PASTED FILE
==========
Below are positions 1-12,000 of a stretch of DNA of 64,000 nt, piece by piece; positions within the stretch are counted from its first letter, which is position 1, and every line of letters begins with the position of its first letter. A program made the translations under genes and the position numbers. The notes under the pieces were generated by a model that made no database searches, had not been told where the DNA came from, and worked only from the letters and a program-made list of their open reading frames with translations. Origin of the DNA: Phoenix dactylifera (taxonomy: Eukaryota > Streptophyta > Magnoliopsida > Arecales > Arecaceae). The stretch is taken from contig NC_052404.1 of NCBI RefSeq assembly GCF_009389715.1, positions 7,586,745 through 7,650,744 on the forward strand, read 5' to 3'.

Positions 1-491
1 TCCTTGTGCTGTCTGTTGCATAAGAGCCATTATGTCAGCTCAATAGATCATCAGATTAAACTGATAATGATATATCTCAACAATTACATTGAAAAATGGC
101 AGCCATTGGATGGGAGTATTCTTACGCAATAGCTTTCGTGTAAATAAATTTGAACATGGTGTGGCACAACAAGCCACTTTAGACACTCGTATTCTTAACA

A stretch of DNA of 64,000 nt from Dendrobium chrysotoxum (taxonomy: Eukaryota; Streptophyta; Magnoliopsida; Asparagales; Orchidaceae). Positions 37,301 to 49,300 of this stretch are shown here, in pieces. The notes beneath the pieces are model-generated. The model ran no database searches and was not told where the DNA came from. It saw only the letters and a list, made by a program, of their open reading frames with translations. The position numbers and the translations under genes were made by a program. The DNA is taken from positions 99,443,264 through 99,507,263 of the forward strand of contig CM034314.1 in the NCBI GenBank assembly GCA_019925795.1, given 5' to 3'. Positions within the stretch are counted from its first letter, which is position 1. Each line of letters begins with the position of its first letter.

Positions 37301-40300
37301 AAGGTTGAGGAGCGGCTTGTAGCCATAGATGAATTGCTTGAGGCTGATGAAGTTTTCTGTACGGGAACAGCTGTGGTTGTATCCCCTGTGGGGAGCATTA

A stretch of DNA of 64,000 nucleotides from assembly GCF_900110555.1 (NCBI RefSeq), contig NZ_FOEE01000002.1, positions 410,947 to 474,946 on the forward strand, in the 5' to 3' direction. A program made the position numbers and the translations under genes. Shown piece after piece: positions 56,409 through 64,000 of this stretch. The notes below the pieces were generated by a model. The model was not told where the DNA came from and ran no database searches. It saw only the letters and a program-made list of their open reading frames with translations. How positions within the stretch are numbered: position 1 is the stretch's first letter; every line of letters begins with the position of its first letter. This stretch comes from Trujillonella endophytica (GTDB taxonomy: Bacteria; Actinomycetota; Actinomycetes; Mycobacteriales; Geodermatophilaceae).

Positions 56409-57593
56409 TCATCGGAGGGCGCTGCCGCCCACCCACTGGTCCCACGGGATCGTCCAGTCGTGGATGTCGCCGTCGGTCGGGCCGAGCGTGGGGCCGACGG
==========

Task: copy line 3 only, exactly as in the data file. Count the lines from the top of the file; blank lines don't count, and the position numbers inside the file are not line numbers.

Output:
1 TCCTTGTGCTGTCTGTTGCATAAGAGCCATTATGTCAGCTCAATAGATCATCAGATTAAACTGATAATGATATATCTCAACAATTACATTGAAAAATGGC